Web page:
Christopher Penn writes about effective marketing. In a recent blog post, he talks about how silos kill business, and recommends tighter communication / coordination / collaboration instead:
“If there’s been one overarching theme I’ve heard in dozens of discussions with people the past few months at various conferences, it’s this: so many businesses have put various marketing components in silos that never communicate. Marketing runs email, but public relations runs social media, and the website is handled by IT. The ad agency doesn’t talk to any of them. The result? Brand shear, as the experience a customer gets on different media properties varies wildly. No one’s talking. No one’s collaborating.
Do you want to drastically improve your marketing performance and ROI? Make sure that the team handling execution of marketing programs is sitting as close to the team handling social media and the team handling the website, if they’re not the same people. Make sure that IT, marketing, advertising, and PR all sit down for lunch or beers or coffee twice a month or even weekly, so that everyone’s on the same page and knows what’s going on in other parts of the organization. Give equal billing to each media channel, because different audience members will prefer different methods of hearing from you.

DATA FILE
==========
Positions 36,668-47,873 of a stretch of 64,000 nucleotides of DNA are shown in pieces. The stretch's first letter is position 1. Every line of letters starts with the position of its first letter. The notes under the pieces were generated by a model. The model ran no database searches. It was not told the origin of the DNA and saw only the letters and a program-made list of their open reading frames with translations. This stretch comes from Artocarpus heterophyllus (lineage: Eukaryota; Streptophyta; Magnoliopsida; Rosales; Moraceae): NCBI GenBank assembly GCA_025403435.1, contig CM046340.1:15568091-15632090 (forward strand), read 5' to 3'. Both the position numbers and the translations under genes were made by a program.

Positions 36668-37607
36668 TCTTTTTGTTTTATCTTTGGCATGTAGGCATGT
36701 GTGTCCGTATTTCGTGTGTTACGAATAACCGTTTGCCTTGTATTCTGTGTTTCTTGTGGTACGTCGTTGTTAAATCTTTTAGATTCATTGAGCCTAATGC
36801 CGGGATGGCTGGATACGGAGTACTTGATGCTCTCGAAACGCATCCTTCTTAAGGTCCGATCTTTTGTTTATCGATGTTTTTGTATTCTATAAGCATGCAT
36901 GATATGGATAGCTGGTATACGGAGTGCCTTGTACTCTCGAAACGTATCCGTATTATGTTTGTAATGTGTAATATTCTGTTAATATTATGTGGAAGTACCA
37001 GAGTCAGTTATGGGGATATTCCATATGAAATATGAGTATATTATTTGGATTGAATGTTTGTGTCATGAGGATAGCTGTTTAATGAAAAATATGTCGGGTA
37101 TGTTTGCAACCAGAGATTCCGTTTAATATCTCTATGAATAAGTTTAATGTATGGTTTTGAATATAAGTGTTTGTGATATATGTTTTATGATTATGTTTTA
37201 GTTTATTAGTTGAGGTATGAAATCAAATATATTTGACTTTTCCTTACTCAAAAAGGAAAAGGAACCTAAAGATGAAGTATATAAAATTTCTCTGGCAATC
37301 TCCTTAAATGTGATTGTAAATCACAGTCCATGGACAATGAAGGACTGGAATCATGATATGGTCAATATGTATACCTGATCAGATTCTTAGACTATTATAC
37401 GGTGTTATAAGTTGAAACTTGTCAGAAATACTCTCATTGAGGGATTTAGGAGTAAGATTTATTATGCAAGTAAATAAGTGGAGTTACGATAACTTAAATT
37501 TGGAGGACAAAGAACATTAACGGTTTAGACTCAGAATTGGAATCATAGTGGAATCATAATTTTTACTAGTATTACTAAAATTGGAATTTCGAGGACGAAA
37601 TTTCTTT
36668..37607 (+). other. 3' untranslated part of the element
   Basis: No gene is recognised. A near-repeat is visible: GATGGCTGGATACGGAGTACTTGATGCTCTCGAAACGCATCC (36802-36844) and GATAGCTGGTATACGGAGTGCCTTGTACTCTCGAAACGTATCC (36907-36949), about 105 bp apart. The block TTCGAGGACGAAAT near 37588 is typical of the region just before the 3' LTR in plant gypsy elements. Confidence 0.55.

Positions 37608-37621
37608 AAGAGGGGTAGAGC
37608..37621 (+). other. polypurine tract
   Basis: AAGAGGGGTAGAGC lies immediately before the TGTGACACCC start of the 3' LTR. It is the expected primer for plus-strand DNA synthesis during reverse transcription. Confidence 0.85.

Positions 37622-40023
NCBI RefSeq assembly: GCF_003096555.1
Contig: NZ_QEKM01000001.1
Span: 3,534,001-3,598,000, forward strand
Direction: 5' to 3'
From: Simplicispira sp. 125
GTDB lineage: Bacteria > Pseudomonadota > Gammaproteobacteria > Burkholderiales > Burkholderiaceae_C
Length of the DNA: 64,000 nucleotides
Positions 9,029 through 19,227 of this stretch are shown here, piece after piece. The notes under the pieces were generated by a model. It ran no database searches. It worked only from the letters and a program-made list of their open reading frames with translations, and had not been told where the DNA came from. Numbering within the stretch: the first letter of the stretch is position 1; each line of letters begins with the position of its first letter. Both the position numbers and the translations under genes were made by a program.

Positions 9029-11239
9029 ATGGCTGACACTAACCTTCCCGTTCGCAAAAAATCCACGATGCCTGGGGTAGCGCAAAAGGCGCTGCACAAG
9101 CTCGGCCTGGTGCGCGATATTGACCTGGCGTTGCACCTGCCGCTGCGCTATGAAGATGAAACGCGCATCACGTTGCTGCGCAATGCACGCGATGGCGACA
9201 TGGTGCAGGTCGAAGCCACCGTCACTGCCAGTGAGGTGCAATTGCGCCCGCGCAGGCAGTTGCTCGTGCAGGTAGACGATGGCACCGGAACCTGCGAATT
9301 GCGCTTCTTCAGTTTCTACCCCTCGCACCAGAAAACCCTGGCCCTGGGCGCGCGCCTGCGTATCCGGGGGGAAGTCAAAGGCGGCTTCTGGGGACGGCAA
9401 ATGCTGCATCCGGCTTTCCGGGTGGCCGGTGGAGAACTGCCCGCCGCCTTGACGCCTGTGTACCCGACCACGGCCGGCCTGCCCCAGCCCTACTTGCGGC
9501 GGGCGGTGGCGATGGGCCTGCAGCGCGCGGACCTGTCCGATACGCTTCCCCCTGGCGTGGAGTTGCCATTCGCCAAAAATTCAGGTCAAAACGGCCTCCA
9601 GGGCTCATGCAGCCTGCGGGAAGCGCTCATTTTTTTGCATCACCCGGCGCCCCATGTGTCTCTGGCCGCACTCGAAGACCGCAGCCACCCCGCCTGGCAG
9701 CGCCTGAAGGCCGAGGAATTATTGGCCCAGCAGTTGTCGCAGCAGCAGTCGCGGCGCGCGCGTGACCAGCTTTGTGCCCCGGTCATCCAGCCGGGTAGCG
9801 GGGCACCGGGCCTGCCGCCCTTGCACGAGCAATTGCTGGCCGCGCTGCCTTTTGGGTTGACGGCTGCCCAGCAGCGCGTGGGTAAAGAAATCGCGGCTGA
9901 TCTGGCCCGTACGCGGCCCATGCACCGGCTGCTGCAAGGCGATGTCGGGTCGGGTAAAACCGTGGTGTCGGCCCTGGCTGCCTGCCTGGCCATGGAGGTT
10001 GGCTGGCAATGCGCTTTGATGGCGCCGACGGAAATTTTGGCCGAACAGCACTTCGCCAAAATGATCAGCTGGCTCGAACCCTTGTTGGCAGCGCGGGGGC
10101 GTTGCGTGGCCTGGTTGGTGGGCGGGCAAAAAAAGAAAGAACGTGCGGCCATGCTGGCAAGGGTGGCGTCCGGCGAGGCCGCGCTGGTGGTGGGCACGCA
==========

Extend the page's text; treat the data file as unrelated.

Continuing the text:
Want to get the most juice for the squeeze? Share data liberally inside your organization. Marketing should have access to web analytics (I’m astonished how many don’t!). Sales should have access to marketing data. Customer service should have access to the sales CRM so that they know what experiences the customer has had already. Put everyone on as few systems as possible, discourage fiefdoms of data, and you’ll win far more than you’ll lose.
The alternative? Incongruous communications that confuse the customer and deter the prospect from doing business with you. Avoid this by putting collaboration and communication as a top organizational priority!”
It’s not just a business-killing habit for marketing either.
Categories: Culture & Competency